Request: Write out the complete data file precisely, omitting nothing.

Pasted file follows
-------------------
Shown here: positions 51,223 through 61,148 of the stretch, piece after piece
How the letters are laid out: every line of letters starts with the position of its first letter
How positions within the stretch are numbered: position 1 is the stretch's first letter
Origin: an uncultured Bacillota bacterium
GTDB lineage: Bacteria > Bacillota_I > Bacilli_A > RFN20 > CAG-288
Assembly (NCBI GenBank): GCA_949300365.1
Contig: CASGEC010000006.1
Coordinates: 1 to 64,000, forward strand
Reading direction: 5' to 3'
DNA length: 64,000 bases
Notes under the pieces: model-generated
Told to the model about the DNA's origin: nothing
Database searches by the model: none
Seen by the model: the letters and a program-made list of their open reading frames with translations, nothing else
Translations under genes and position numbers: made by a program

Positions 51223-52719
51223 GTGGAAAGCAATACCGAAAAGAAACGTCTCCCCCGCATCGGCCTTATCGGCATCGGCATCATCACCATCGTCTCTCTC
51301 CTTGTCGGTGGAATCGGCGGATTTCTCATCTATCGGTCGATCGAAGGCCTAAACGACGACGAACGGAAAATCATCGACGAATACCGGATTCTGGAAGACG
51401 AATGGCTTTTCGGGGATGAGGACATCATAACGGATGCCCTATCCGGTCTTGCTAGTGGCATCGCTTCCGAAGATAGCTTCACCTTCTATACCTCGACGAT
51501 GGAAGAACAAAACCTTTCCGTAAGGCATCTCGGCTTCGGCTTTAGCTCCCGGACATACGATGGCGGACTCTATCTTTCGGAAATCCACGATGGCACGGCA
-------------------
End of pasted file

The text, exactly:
Shown here: positions 51,223 through 61,148 of the stretch, piece after piece
How the letters are laid out: every line of letters starts with the position of its first letter
How positions within the stretch are numbered: position 1 is the stretch's first letter
Origin: an uncultured Bacillota bacterium
GTDB lineage: Bacteria > Bacillota_I > Bacilli_A > RFN20 > CAG-288
Assembly (NCBI GenBank): GCA_949300365.1
Contig: CASGEC010000006.1
Coordinates: 1 to 64,000, forward strand
Reading direction: 5' to 3'
DNA length: 64,000 bases
Notes under the pieces: model-generated
Told to the model about the DNA's origin: nothing
Database searches by the model: none
Seen by the model: the letters and a program-made list of their open reading frames with translations, nothing else
Translations under genes and position numbers: made by a program

Positions 51223-52719
51223 GTGGAAAGCAATACCGAAAAGAAACGTCTCCCCCGCATCGGCCTTATCGGCATCGGCATCATCACCATCGTCTCTCTC
51301 CTTGTCGGTGGAATCGGCGGATTTCTCATCTATCGGTCGATCGAAGGCCTAAACGACGACGAACGGAAAATCATCGACGAATACCGGATTCTGGAAGACG
51401 AATGGCTTTTCGGGGATGAGGACATCATAACGGATGCCCTATCCGGTCTTGCTAGTGGCATCGCTTCCGAAGATAGCTTCACCTTCTATACCTCGACGAT
51501 GGAAGAACAAAACCTTTCCGTAAGGCATCTCGGCTTCGGCTTTAGCTCCCGGACATACGATGGCGGACTCTATCTTTCGGAAATCCACGATGGCACGGCA